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Fixing Lordosis or Swayback with Max Effort Work?

A guy at my gym who I seem to trust for some reason on this…
he says…

you cant fix your lordosis with maximal effort.
I thought I was doing max effort. Only recently I found out that 3x6 isn’t max effort.

I also hear people you can fix lordosis in no time in about a month…

I like powerlifting but other than the fear of a slipped disc after certain age or even with more years under my training expert belt, and the fact that I have lordosis … are very important considerations. On this topic I’d like to hear your thoughts on lordosis. I think I have lordosis genetically. or whatever that is. I was born with it.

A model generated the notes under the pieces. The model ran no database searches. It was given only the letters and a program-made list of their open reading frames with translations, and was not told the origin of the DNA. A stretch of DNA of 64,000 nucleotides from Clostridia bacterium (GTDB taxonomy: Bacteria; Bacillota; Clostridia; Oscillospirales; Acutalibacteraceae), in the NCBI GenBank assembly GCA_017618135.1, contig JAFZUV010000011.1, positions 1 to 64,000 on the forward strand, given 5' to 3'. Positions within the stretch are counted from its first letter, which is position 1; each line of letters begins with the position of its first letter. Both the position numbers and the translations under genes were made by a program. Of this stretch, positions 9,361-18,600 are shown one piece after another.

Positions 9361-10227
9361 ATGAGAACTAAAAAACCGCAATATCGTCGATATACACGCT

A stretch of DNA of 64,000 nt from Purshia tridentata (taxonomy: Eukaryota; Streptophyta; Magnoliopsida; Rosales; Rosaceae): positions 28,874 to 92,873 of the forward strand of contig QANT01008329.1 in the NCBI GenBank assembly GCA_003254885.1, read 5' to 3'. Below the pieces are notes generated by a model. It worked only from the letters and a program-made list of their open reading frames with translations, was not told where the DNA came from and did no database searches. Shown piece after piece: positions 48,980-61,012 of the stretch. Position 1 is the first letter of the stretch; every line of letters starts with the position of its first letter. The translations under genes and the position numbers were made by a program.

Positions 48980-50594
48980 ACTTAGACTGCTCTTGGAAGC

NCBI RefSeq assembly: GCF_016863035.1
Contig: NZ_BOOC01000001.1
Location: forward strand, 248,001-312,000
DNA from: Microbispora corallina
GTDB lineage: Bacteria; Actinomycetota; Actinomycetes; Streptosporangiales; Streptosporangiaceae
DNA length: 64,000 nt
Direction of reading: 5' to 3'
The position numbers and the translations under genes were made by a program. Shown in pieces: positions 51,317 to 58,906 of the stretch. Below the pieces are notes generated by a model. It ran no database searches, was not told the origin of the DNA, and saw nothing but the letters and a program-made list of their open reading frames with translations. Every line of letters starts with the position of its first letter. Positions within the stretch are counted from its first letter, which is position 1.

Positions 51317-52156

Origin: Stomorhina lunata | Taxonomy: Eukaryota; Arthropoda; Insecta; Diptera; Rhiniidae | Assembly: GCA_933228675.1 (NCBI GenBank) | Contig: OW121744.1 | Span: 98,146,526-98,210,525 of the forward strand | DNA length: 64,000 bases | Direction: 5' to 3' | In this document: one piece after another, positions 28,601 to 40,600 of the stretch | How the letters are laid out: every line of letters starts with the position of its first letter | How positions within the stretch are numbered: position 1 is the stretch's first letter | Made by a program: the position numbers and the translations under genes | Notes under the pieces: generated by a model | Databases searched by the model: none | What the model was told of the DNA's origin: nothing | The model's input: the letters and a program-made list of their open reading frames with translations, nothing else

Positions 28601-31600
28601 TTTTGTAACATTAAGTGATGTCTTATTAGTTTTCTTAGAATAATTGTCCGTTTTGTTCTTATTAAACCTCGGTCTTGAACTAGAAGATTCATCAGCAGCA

Has any of you fixed a decent amount of it while on powerlifting ? How?

Thanks !

I’d also like to here the community’s thoughts on this. I actually injured a disc doing deads with too much lumbar extension, so it’s good you’re concerned about this topic before sustaining an avoidable injury like I did. There are some good articles on this site about fixing lordosis, kyphosis and APT (anterior pelvic tilt, which contributes to exaggerated spinal curves).

cjsofsky, I’m sorry you had to go through what I fear(ed) I was about to go through. And I had thought I had great form. Your response made me see that maybe we are going too fast. Maybe these strength programs need not to progress so fast. Lifting 200lbs in a matter of three months is insane! And that’s what beginner programs give you. The competitiveness of the 21st century culture is just too damn hurtful.